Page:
6 Cost to acquire, operate, maintain and renew while maintaining an acceptable level of risk. Appropriate investment levels to ensure long-term affordability. 1.3 Purpose of the Comprehensive Asset Management Strategy Effective asset management requires guidance from top management and delivery by empowered and well-trained employees. The CAM Strategy is the overarching document that sets out the long-term systematic approach to the management of the assets and the further development of the City s Asset Management practices, derived from the Council approved Comprehensive Asset Management Policy (Appendix A). The CAM Policy defines Council s expectations around the management of the City s physical assets and the CAM Strategy articulates senior management s commitment to implementing the policy, including the necessary resources and timescales for implementation. It is anticipated that the CAM Policy will remain relatively constant over time; whereas, the CAM Strategy will evolve in response to internal and external changes or challenges faced by the City. The CAM Strategy is aimed at supporting the delivery of the CAM Policy, which in turn supports delivery of the City s corporate strategic goals and provides oversight for the lifecycle activities required to support these goals. This approach provides a clear lineof-sight between Council s priorities and the day-to-day activities and resources that are required to support service delivery. The purpose of this CAM Strategy is: To develop a set of actions aimed at improving and sustaining asset management practices across the organization. To ensure that these practices are applied consistently across the organization. To help the City maintain its assets at appropriate condition levels by applying the right intervention, on the right assets, at the right time recognizing risk and affordability. COMPREHENSIVE ASSET MANAGEMENT STRATEGY PAGE 3

7 SECTION 2 Comprehensive Asset Management Governance Structure 2.1 Governance Structure The CAM governance structure is a foundational element of the City s Asset Management Program. As shown in Figure 2, it provides guidance on the development of asset management tools, guidelines and processes, and it provides oversight on their application across the organization. Figure 2 - CAM Governance Structure On the development side, the following represent key roles: Senior Management Committee: Endorses the CAM Policy for approval by Council and the CAM Strategy. Provides overall guidance and direction for development and application of asset management initiatives. Ensures that adequate resources are available for development and implementation of these initiatives. Reviews the overall performance of the Asset Management Program and reports to Executive Committee. COMPREHENSIVE ASSET MANAGEMENT STRATEGY PAGE 4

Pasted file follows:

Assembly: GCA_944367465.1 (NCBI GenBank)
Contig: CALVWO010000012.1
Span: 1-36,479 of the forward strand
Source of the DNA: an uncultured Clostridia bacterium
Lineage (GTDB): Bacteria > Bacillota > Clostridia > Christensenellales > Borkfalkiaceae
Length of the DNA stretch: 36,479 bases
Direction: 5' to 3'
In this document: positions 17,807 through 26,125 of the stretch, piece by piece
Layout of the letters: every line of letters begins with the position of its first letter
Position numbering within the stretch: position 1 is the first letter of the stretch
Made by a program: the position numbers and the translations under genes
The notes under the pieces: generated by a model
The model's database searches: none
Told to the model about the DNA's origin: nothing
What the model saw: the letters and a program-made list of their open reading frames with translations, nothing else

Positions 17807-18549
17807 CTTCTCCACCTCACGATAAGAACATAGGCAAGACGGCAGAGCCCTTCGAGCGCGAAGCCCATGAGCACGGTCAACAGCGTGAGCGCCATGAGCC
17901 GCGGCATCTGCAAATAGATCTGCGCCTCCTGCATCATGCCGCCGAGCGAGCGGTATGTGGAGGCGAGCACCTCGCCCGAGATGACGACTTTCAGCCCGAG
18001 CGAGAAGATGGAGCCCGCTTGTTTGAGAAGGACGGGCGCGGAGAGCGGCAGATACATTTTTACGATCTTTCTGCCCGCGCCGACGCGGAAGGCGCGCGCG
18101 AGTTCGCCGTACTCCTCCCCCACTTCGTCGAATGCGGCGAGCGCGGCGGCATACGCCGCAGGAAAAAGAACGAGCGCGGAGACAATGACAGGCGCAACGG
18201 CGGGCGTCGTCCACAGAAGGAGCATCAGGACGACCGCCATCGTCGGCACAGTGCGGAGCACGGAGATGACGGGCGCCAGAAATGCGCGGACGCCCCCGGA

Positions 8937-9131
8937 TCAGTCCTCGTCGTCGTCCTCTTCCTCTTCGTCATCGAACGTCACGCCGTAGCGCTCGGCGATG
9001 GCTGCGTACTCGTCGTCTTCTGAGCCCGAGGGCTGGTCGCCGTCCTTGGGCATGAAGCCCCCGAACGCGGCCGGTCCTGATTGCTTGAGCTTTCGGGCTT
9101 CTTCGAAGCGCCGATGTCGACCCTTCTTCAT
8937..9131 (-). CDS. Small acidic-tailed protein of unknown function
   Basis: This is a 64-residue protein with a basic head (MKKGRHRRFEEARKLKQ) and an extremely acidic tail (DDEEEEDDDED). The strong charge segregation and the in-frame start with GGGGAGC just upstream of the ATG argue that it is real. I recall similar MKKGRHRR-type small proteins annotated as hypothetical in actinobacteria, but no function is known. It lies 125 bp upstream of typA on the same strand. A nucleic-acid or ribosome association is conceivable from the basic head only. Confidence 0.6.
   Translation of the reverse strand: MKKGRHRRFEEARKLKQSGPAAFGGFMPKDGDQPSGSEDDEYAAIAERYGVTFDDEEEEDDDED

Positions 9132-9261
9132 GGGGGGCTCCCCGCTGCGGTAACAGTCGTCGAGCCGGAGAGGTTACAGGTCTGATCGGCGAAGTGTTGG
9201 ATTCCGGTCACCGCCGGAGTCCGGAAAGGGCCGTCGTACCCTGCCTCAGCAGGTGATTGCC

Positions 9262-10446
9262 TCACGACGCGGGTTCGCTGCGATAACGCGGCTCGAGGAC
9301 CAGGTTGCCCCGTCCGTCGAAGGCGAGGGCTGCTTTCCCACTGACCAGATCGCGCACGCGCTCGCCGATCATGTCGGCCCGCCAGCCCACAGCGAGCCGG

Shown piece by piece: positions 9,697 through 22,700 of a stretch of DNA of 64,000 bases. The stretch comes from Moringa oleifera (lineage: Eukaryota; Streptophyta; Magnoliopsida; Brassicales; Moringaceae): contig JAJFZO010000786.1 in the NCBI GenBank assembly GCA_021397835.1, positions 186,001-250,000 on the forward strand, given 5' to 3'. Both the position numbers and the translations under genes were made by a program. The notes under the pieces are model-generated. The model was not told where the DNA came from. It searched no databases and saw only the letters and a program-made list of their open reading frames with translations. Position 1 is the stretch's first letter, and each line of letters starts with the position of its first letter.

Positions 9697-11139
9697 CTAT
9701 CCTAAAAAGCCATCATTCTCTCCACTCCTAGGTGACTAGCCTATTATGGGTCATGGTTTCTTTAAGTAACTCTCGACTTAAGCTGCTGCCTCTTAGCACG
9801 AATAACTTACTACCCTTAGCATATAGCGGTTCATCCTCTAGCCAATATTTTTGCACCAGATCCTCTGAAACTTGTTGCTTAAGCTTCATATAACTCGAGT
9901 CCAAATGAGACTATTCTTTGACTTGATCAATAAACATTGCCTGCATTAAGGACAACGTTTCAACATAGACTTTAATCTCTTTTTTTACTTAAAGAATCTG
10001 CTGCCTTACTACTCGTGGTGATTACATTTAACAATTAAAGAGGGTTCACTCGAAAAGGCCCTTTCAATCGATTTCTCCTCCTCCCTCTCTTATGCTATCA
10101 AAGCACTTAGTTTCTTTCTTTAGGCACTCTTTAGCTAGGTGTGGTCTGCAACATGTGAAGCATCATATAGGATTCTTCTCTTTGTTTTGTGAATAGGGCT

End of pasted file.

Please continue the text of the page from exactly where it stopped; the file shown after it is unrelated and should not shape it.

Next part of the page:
8 Provides leadership in embedding asset management practices across the organization. CAM Steering Committee: Develops the practices to support the CAM Strategy. Oversees the development of Asset Management Plans. Provides strategic direction on the implementation of technologies and competencies needed to support the management of the City s assets. Monitors progress and performance of the asset management practices and reports to Senior Management Committee. Ensures consistency and continuous improvement of asset management approaches across the City s service areas CAM Project Teams: Set up as required by the Steering Committee. Work on specific initiatives. Develop approaches, protocols, tools & techniques for use across the City. The structure to support the application side of governance is expected to evolve. This is an important element to ensure practices are thoroughly embedded across the business areas of the organization. 2.2 Comprehensive Asset Management Framework The CAM Framework, as shown in Figure 3, represents how all the elements of an asset management system come together to support the line-of-sight between the corporate goals and day-to-day decisions. These elements are divided in 4-key groupings: Visioning: Defines the understanding of community and stakeholder expectations, and how these are embedded into longer term corporate strategies and plans that guide decisions through the lifecycle of the assets. Strategic: The CAM Policy articulates Council s expected outcomes around how physical assets are to be managed and the CAM Strategy defines senior management commitment to achieving the policy objectives. Tactical: Provides guidance and consistency in documentation and implementation of asset management practices across services areas. Operational: Applies the asset management practices across service areas. COMPREHENSIVE ASSET MANAGEMENT STRATEGY PAGE 5

9 Figure 3 - CAM Framework COMPREHENSIVE ASSET MANAGEMENT STRATEGY PAGE 6